Misurata defeated them. It was a murderous, pitiless street war, fought alley by alley, basement by basement. They decimated the regime’s best units.

    Once Misurata was free, the regime was done, and laser-guided airstrikes and mobile small unit warfare could take care of the rest.

  • 5. André  |  August 23rd, 2011 at 12:49 pm

    Hi, I’m writing from Brazil. You are very, very good. Intelligent, funny, witty and never afraid of voicing your opinion. Even if I don’t agree with everything you say, it doesn’t matter, you have style. In two weeks I read more than forty of your articles. Congratulations, Gary.

  • 6. Michal  |  August 23rd, 2011 at 12:55 pm

    Yeah those are pretty much my sentiments, thanks for writing it out. I particularly enjoyed the bit about the laser designators, for some reason I haven’t thought much of those although I read quite frequently about shipping from the gulf which included all sorts of stuff, even recoilless rifles.

    I believe the real difficult part comes now, there’s an entire country devoid of oil revenue right now out there and I really hope the involved countries will not be stingy, that could cost a lot more in the long term.

  • 7. Sick and Wrong  |  August 23rd, 2011 at 1:22 pm

    This image shows how they fucked up while building the scene decorations in Qatar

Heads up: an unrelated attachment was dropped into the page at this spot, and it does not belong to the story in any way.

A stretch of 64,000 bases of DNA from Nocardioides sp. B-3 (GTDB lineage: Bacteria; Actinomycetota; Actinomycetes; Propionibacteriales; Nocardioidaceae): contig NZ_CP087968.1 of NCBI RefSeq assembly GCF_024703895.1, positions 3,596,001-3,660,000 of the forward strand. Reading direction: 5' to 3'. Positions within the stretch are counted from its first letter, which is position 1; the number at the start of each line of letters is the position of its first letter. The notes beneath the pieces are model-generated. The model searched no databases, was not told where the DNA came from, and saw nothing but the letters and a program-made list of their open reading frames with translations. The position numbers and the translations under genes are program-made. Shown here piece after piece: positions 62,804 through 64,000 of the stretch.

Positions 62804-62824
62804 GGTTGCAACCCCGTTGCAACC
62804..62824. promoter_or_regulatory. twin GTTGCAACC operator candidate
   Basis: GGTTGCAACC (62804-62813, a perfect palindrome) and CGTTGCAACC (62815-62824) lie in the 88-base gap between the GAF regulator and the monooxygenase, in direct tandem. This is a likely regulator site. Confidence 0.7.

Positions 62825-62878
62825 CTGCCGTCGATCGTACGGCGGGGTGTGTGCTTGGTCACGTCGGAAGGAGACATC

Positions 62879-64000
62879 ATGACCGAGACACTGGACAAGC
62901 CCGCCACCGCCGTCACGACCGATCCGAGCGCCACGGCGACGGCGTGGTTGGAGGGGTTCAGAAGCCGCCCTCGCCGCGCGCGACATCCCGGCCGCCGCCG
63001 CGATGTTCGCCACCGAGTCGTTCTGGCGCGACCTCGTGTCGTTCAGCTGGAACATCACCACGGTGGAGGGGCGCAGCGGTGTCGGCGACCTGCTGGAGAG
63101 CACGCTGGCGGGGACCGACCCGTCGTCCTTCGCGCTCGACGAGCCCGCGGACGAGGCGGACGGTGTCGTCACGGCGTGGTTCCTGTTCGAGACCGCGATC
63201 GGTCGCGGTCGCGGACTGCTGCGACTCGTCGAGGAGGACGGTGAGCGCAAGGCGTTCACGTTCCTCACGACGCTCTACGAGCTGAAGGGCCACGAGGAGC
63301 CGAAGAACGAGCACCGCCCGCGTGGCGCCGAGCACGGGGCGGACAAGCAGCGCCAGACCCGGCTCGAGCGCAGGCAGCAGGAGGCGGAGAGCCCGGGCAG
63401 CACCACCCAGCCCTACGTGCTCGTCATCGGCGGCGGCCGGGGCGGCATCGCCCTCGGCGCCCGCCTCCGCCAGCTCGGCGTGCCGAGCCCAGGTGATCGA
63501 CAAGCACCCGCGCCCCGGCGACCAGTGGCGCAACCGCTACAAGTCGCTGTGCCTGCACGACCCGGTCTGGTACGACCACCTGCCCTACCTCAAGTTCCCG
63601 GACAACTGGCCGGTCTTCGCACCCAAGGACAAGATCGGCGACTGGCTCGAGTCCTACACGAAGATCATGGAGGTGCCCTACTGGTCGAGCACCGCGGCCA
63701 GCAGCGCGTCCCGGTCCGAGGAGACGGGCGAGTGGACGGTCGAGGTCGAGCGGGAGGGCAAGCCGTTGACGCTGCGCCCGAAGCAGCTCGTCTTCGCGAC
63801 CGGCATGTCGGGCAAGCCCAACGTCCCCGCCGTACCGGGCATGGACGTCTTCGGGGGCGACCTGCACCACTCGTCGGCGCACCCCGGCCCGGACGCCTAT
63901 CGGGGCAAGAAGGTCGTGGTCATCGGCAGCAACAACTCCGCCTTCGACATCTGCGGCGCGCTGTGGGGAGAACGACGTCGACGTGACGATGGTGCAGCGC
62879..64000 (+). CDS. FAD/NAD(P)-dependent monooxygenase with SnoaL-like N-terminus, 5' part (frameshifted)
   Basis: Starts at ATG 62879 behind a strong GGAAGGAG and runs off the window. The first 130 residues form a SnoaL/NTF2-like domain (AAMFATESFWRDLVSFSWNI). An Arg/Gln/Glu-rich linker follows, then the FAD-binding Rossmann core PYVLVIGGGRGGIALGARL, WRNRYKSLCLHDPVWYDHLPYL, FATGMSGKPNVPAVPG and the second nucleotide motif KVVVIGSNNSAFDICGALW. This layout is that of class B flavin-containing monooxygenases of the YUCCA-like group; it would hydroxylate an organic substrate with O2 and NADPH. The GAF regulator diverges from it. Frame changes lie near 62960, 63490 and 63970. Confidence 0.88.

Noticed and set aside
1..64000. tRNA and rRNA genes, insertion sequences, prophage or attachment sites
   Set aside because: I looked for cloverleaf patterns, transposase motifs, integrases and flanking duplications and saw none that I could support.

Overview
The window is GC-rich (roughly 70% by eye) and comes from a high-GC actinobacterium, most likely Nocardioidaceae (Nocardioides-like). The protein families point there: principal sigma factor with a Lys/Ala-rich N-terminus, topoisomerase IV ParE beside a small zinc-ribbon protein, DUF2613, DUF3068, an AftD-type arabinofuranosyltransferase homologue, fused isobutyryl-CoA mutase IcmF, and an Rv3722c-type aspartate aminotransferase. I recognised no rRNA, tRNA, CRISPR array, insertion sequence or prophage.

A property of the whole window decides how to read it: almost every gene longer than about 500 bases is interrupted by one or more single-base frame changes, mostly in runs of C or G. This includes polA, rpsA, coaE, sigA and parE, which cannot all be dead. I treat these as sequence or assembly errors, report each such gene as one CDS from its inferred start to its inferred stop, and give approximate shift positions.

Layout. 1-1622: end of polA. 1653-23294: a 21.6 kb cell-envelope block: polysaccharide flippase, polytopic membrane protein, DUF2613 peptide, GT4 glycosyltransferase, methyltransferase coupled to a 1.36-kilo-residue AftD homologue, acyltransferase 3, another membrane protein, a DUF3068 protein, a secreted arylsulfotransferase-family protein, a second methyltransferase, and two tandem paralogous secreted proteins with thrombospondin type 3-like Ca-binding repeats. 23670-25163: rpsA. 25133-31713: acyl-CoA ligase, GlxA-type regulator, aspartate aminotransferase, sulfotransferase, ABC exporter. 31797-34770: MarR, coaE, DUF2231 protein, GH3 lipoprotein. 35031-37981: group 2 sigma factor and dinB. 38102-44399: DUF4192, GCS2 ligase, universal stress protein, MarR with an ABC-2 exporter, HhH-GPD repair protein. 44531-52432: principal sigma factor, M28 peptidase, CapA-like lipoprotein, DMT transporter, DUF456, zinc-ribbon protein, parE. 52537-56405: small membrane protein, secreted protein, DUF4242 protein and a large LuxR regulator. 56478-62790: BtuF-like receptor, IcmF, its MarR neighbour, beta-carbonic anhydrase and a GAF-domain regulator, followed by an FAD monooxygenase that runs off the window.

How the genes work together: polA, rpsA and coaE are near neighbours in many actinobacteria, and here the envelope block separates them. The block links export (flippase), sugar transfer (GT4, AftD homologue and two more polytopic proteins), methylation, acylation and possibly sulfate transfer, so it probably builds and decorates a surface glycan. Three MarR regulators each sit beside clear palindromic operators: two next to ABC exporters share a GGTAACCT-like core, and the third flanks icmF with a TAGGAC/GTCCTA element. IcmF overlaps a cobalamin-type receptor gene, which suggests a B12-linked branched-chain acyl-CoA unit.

Journalists who engage in war propaganda must be held accountable:

  • 8. Sick and Wrong  |  August 23rd, 2011 at 1:26 pm

    Here’s a better version

  • 9. matt  |  August 23rd, 2011 at 1:44 pm

    “Jeez, what a thought: What if it turned out good?”

    Gary, with the way the French treat the Africans, I wouldn’t worry about it too much. If you own stock in Total, things will probably be good for you, other than that though…who knows?

  • 10. Paul  |  August 23rd, 2011 at 2:00 pm

    So in the span of less than one decade the United States has installed pro American regimes in two of the biggest oil producing countries in the world. The Neo-Con goal after 9/11 was to turn the middle east into friendly liberal democratic regimes. Well so far, that is happening. It’s popular to write about the end of the american empire these days, however, I see alot of wins

  • 11. allen  |  August 23rd, 2011 at 2:25 pm

    Daffy forces are still launching attacks around the country, and the rebels are needing to send reinforcements to the capitol struggling with regime forces … but with the capture of Qaddafi’s compound it looks like it is done.

    With NATO air cover, I doubt the regime is recapturing anything for very long. The question is does Qaddafi have any real committed support — the kind he would need to launch a lengthy guerrilla/”terrorist” campaign? Is anyone going to carry out such a fight in the name of the “Green revolution” even if the old cross-dresser croaks?

    Dunno, kind of doubt it. We’ll see? I was totally surprised by how easily they took Tripoli.

  • 12. Veit  |  August 23rd, 2011 at 2:35 pm